All employees are encouraged to vote to have their say. However, voting is not compulsory and it is your choice if you choose to participate in the ballot process.

This is your opportunity to voice your approval or disapproval of the proposed new terms and conditions.

Is the voting process anonymous?


The voting process is designed to record who has voted, but not how they voted. This is for two reasons: to ensure that each employee only votes once and that employees are not subjected to pressure or undue influence to vote a particular way.

How will I know the outcome of the vote?

After the vote is counted the Commissioner for Public Employment will advise employees of the result. This advice will also be found on the Enterprise Agreement Negotiations webpage.

What happens if the majority of employees approve the proposed agreement?

An agreement is made when the majority of employees who cast a valid vote approve the proposed agreement.

However, before the agreement can operate it must be approved by the Fair Work Commission and meet certain Fair Work Act 2009 (Cth) requirements.

What happens if the majority of employees do not approve the proposed agreement?

If a majority of employees who voted disapprove of the proposed agreement, the bargaining representatives may return to bargaining.

Terms and conditions of employment will continue to apply in accordance with the existing enterprise agreement, even if its expiry date has been passed.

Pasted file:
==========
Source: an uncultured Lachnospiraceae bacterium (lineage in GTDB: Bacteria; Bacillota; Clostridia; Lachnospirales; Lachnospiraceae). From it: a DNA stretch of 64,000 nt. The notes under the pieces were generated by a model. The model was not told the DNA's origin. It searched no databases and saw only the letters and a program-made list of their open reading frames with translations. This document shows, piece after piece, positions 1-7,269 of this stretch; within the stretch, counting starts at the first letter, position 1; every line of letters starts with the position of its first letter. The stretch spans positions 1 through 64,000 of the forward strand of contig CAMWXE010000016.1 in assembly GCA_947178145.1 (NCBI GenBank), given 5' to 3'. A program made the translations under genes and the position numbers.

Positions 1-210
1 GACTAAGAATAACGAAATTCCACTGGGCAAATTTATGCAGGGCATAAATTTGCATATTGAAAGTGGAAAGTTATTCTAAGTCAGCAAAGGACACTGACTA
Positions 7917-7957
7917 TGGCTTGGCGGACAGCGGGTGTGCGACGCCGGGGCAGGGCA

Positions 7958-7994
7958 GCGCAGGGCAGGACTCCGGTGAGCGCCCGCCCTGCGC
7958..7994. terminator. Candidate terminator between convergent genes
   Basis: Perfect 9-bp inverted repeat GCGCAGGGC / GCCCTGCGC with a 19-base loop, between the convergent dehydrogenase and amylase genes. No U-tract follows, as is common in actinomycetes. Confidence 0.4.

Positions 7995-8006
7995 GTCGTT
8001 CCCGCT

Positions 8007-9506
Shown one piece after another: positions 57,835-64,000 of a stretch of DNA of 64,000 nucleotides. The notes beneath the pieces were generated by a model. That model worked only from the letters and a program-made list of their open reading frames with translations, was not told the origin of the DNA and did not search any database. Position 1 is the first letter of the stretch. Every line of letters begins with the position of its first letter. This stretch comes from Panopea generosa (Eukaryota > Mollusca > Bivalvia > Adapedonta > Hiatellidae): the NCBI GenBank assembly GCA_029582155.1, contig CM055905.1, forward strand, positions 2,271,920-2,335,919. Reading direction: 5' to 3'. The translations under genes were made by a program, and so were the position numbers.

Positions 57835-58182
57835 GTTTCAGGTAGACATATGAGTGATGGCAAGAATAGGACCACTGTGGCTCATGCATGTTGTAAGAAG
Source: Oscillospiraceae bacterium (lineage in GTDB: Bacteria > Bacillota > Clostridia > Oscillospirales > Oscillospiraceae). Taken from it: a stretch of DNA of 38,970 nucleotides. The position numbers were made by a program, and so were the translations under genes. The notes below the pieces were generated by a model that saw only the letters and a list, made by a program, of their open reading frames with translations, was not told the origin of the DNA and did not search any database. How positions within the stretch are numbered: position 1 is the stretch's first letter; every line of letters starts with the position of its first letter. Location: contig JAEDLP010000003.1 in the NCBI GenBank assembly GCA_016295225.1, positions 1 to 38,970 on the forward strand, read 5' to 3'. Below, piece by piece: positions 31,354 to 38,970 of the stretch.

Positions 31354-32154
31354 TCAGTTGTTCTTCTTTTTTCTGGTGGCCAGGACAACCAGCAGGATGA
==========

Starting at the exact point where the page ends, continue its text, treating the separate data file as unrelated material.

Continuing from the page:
Fair Work Commission approval

If a majority of employees who voted approved the proposed agreement, the Commissioner for Public Employment will lodge the agreement with the Fair Work Commission for its approval in accordance with the Fair Work Act 2009 (Cth).

Further information on the Fair Work Commission’s approval process is available at www.fwc.gov.au

Commencement date of the new agreement

An enterprise agreement comes into operation seven days after approval by the Fair Work Commission, or at a later date if specified in the agreement.

The Commissioner for Public Employment will provide updates to employees covered by the new enterprise agreement of the Fair Work Commission’s approval and the new agreement’s commencement date.

Further information

Further information, including updates on the status of negotiations for a particular enterprise agreement, can be found at Enterprise Agreement Negotiations website.

Last updated: 25 February 2021